Once upon a time, merchandising to youngsters was a simple affair for supermarket bakeries, handled nicely with some cookie freebies and perhaps kid-level showcase displays.
But the practice keeps rising in sophistication, these days challenging retailers to keep up with a business that, like kids, not only can grow fast, but also change fast.
The upgrading of the traditional cookie club is a prime example of this trend. Probably the best-known -- and most-used -- kiddie promotional idea, the club has been morphing like a Japanese science-fiction toy into a selling machine that fits into frequent-shopper strategies.
And today's versions of kids' club are being made over into streamlined vehicles for a variety of baked goods, not just cookies.
In addition to increasing the patter of little feet at bakery counters, bakery product clubs have intensified the levels of cross merchandising in children's goods. Accelerating opportunities for product licensing are also helping to lift the in-store bakery's profile all over the store, said retailers.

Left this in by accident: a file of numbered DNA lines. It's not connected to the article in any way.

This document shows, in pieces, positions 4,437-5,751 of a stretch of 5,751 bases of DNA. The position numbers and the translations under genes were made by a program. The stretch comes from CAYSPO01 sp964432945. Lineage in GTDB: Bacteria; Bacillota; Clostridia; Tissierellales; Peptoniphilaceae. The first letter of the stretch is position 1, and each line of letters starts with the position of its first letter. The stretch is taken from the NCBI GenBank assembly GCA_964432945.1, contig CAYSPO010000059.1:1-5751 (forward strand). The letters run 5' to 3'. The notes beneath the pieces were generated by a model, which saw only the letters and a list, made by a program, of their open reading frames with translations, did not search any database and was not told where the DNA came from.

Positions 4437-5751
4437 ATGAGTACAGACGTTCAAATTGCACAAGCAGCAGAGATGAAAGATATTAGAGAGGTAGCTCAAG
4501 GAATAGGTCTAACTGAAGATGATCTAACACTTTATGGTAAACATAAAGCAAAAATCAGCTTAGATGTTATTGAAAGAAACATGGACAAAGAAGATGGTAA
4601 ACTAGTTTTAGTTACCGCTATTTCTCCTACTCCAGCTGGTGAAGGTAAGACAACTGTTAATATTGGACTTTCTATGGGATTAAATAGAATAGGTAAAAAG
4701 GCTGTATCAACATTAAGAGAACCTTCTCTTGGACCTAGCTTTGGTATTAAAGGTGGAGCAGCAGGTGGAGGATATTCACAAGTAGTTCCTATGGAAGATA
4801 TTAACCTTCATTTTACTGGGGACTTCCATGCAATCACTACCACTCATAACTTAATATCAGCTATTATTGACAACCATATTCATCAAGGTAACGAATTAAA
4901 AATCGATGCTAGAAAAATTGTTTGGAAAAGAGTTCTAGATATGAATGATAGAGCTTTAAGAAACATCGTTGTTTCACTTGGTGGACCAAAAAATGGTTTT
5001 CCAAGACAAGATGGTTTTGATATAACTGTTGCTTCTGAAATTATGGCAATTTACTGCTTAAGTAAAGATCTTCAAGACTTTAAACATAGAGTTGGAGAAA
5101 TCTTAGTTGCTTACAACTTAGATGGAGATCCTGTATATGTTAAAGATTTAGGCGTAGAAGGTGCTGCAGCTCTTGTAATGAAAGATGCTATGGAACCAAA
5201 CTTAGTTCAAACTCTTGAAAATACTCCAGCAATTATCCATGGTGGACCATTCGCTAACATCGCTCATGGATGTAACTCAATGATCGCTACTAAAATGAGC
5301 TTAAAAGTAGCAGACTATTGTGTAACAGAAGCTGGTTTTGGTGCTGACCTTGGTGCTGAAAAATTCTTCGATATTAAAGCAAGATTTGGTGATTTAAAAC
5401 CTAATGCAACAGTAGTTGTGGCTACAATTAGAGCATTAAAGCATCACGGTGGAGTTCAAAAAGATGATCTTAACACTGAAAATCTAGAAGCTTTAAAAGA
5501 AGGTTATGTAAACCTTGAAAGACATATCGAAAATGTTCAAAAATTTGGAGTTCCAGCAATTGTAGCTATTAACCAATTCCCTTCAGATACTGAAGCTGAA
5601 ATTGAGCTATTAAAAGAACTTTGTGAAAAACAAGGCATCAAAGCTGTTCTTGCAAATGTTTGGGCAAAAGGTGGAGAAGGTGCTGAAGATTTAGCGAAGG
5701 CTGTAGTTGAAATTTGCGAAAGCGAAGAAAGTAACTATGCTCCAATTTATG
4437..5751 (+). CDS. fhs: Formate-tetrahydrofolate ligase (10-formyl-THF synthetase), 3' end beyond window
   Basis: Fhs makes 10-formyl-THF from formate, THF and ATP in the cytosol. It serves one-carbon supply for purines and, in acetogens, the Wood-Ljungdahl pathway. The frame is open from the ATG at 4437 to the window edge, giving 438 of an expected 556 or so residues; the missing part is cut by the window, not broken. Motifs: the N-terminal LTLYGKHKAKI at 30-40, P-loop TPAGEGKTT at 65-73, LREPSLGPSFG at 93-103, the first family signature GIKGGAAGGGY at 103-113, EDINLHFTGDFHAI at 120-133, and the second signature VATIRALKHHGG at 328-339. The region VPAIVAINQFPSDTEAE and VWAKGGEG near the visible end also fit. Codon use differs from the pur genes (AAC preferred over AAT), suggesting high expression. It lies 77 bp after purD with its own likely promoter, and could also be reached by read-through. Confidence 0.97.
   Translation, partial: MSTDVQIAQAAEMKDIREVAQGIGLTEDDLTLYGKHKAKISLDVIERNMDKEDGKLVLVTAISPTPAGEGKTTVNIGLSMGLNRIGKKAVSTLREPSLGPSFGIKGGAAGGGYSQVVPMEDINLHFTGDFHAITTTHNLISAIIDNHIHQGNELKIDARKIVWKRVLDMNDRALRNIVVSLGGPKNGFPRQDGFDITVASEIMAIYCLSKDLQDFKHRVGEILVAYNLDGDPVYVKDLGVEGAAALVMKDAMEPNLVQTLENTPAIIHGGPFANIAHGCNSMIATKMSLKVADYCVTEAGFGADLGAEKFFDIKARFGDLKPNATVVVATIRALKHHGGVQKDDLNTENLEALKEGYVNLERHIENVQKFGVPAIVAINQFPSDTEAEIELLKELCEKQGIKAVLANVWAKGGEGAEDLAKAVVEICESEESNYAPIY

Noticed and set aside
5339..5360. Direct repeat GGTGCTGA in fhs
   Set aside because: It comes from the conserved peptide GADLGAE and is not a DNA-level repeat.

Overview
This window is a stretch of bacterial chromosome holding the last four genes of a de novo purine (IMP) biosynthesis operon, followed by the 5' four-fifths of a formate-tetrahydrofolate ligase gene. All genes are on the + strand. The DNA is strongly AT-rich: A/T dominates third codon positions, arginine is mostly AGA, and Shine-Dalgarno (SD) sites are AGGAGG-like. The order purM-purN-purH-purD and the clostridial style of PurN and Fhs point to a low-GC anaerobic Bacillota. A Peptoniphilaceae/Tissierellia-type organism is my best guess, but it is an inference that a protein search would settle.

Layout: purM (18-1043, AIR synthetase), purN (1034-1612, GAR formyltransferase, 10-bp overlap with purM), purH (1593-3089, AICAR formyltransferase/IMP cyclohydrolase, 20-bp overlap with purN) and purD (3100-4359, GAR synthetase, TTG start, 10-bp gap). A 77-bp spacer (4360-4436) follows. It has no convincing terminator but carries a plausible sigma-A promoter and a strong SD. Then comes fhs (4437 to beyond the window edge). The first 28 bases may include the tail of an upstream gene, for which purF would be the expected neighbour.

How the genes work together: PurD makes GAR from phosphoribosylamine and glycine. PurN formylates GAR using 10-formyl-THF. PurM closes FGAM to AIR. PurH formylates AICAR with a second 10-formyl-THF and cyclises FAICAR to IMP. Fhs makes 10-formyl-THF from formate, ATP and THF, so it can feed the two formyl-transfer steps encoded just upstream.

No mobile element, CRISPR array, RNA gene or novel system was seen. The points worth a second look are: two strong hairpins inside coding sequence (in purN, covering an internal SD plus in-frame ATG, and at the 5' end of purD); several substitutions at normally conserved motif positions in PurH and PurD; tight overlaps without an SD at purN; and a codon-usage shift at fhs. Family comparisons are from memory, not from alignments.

"We have a frequent-shopper program called Club DLM," Scott Fox, bakery director at Dorothy Lane Market, a progressive two-unit upscale retailer in Dayton, Ohio, told SN. "We go further than just the cookie club, to our kids' club. When children sign up for their own membership I.D. card, just like the grownups have, we ask for the parents' Club DLM number."
Operating in the mold of many other clubs, membership to Club DLM grants kids a cookie treat every time they show up with a parent at the bakery counter. The department even accommodates small kids with a couple of steps so they can more easily reach the top of the counter.
But beyond such daily bakery-specific benefits, each of Dorothy Lane's army of 2,000 pint-sized card-carrying members stands to receive a free 5-inch birthday cake during his or her birth month.
In effect a taste-sampling technique, the mini-cake perk is catching on big nationally. Many bakery managers said they now regularly give away 6-inch cakes on a child's first birthday to encourage such purchases in later years.
"It's the one children's area we really target, aside from our Cub store's kids' card club," said Rich Kellerman, who is bakery director for Kowalski's Market in St. Paul, Minn., which operates three Kowalski's banner stores and a single Cub franchise.
Some chains have set up birthday clubs to pursue the lucrative juvenile decorated cake business. At Hy-Vee Food Stores, West Des Moines, Iowa, bakery shop managers -- who earn bonuses based on monthly departmental profits -- follow up on birth announcements by either contacting families directly or trying through flyers and direct-mail to solicit sign-ups of new parents.